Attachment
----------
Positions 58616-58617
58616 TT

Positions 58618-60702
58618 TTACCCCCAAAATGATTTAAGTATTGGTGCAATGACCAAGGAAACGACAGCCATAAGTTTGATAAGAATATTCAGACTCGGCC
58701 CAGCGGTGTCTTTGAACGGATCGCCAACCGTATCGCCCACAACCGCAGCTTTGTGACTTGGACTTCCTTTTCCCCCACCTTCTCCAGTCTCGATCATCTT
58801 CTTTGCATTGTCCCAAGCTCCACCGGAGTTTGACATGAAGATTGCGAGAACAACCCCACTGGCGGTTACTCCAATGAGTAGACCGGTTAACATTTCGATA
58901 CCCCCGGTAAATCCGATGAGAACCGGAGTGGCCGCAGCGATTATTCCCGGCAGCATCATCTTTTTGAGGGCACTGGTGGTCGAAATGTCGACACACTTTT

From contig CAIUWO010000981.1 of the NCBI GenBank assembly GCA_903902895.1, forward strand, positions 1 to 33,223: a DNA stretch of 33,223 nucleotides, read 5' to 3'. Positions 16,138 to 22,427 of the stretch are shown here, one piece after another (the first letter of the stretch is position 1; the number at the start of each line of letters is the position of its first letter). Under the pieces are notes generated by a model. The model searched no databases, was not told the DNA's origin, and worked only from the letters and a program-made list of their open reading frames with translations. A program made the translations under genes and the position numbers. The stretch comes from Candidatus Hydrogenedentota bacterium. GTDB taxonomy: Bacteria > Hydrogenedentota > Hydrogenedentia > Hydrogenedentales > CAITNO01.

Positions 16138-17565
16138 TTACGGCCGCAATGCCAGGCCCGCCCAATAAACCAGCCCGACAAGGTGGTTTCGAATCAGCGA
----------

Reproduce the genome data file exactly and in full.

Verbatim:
Positions 58616-58617
58616 TT

Positions 58618-60702
58618 TTACCCCCAAAATGATTTAAGTATTGGTGCAATGACCAAGGAAACGACAGCCATAAGTTTGATAAGAATATTCAGACTCGGCC
58701 CAGCGGTGTCTTTGAACGGATCGCCAACCGTATCGCCCACAACCGCAGCTTTGTGACTTGGACTTCCTTTTCCCCCACCTTCTCCAGTCTCGATCATCTT
58801 CTTTGCATTGTCCCAAGCTCCACCGGAGTTTGACATGAAGATTGCGAGAACAACCCCACTGGCGGTTACTCCAATGAGTAGACCGGTTAACATTTCGATA
58901 CCCCCGGTAAATCCGATGAGAACCGGAGTGGCCGCAGCGATTATTCCCGGCAGCATCATCTTTTTGAGGGCACTGGTGGTCGAAATGTCGACACACTTTT

From contig CAIUWO010000981.1 of the NCBI GenBank assembly GCA_903902895.1, forward strand, positions 1 to 33,223: a DNA stretch of 33,223 nucleotides, read 5' to 3'. Positions 16,138 to 22,427 of the stretch are shown here, one piece after another (the first letter of the stretch is position 1; the number at the start of each line of letters is the position of its first letter). Under the pieces are notes generated by a model. The model searched no databases, was not told the DNA's origin, and worked only from the letters and a program-made list of their open reading frames with translations. A program made the translations under genes and the position numbers. The stretch comes from Candidatus Hydrogenedentota bacterium. GTDB taxonomy: Bacteria > Hydrogenedentota > Hydrogenedentia > Hydrogenedentales > CAITNO01.

Positions 16138-17565
16138 TTACGGCCGCAATGCCAGGCCCGCCCAATAAACCAGCCCGACAAGGTGGTTTCGAATCAGCGA